Update December, 2010: I now have the Droid X, and am using the Droid X Car Mount. It’s a huge improvement over the Droid Car Mount, because the Droid X Car Mount acts like a true docking station, where you plug your car charger in the Car Mount, and not the phone itself. That way, all you have to do to charge your phone is place it in the Car Mount, and you don’t need to hook up any additional wires – very cool! Otherwise, the functionality is basically the same between the Droid, Droid 2, and Droid X as described below. The Pandora app has been updated a few times in the past few months and seems to work better and with fewer bugs, although is more-or-less the same as when I originally wrote this.
Update Sept, 2010: I replaced the Motorola Car Mount with an aftermarket Panavise one that is much nicer and doesn’t require a suction cup…the suction cup solution didn’t work well for me. Also, the Froyo update really screwed up the Pandora integration, which I’ll comment on more below. Scroll down for more information!
Original Post: I recently picked up the new Motorola Droid for Verizon (review here – I love it), and wanted to integrate it into my car to take full advantage of its built-in Navigation, Music Player, and other commuter-friendly apps (including one to tell you where known speed traps and photo radar is located).
My 2006 A4 has the Bose Symphony II stereo, but no Navigation and no OEM iPod connector either. I don’t really own CDs anymore, so the only music I could really play was standard FM radio. With a nearly 45 minute commute each way, daily, that got tired pretty quickly. I also have a horrible sense of direction, so I was pretty excited about the Navigation too.
The Droid phone has a built-in music player and 16GB of storage for mp3s, but I’m a big fan of Pandora Radio, which is a streaming internet radio that learns what you like and don’t like and customizes radio stations to your liking. It’s really neat. Slacker is another great and very similar product.
Here’s what I bought to fully integrate my Droid:
- Motorola Car Mount (Amazon, see link below)
- Rapid Car Charger (Amazon, see link below)
- Blitzsafe AUDI/AUX DMX V.1B RCA Audio Output – $69 (Enfig)
- Enfig RCA to 3.5mm headphone jack – $3 (Enfig)
Here are links to buy everything you’ll need from Amazon (typically the cheapest and the easiest to order from):
The “Car Mode” in the Motorola Droid Car Mount is pretty slick, which displays a special home screen menu related to navigation and maps, pictured below:
A car charger is a must because the Navigation and the Pandora radio will drain the battery otherwise. I need to find a more clean way to wire it, but having the cable being a curly one instead of a straight wire makes it difficult to hide or tuck in between cracks.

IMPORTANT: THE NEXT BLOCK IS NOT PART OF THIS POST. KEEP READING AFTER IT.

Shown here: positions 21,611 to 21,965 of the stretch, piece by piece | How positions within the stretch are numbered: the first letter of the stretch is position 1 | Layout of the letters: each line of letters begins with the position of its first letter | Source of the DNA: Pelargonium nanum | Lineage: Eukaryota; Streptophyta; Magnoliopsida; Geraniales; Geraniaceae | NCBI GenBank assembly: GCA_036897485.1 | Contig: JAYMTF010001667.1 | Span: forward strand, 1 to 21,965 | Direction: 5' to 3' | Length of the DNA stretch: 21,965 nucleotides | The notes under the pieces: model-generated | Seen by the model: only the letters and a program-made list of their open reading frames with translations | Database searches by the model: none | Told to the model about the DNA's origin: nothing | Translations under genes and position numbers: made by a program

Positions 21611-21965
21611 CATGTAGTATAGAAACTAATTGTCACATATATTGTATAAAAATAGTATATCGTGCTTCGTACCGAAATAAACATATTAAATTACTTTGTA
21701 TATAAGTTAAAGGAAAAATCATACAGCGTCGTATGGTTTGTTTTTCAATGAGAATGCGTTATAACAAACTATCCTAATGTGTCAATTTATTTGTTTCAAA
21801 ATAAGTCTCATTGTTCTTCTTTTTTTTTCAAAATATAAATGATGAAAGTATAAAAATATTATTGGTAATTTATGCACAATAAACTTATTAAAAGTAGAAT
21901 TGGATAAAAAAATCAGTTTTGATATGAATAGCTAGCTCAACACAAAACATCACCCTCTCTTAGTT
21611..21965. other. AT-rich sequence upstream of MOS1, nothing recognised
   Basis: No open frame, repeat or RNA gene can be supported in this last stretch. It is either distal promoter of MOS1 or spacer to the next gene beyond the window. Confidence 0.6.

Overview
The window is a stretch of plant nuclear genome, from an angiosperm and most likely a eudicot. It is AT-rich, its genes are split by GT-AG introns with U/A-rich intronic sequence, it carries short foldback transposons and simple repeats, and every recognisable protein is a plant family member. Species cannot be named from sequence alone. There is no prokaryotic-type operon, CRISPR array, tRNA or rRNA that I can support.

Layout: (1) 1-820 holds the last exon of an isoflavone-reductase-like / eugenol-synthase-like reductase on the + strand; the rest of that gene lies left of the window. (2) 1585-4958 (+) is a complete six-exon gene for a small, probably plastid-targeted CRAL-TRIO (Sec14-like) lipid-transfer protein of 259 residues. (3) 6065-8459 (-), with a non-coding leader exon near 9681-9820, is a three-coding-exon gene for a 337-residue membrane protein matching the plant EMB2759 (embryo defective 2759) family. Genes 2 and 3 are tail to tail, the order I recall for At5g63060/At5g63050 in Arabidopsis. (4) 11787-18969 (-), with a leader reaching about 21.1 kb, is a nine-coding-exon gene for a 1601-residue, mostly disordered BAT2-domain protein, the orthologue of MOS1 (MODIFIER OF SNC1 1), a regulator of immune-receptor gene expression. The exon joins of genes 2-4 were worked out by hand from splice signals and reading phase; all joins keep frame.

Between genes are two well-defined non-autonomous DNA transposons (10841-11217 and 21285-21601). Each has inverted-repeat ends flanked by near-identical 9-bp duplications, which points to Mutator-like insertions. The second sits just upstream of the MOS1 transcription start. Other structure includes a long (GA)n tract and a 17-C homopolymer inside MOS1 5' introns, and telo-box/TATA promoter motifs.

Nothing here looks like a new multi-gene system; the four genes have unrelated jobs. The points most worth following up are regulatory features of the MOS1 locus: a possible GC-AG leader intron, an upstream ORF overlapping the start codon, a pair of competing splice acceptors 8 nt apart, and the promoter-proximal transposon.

Installation for the Blitzsafe module that adds an extra Audio cable was pretty straightforward – pull out the radio, ground the Blitzsafe module to the back of the radio, plug in the harness, and put everything back together. Enfig has a great DIY Guide to assist with further detail, if you have any trouble. You will need radio removal keys, which run an extra $12 (I’ve heard of people using nail files, but I had a hard enough time with the actual keys so I’m guessing this isn’t fun/easy to do).
Here’s how everything works:
- The phone plays Pandora Radio over the car’s stereo system
- If a call comes in, the music is paused and the ringer comes over the speakers
- Likewise, the music is muted for the turn-by-turn directions with Google Navigation
- Talking on the speakerphone will play the caller’s voice over the radio. They may hear a slight echo since they’ll hear their own voice through the car’s speakers.
- Google Navigation works great – and voice search is awesome. You can tell voice search “Navigate to Home Depot” and it will find the nearest Home Depot and give you turn-by-turn directions there. Once you arrive, it will show you a Street View picture of your destination, so you know exactly what it looks like.
- Like normal GPS, Google Navigation will re-route if you miss a turn, give you voice directions like “turn left in 200 yards” and follows your car on the map with an arrow showing which direction you are going. Unlike some cell phones, this uses actual GPS satellites, it doesn’t triangulate with cell phone towers, so its much more accurate (like a Tom Tom, Garmin, or factory equipped Navigation System). It does load the maps from your phone’s data connection, so that could potentially be a problem if you go out of service range on a long road trip. This hasn’t happened yet, but I’m curious to see what happens when I do. It should still show the arrow from GPS and remember the directions, but it might not load the map showing the streets and everything…
With Pandora playing:
In Navigation mode:
Overall, I’m very happy with it. I wish the wiring were a little more stealth for the charger, but I’m sure I’ll figure something out.
Update August 2010
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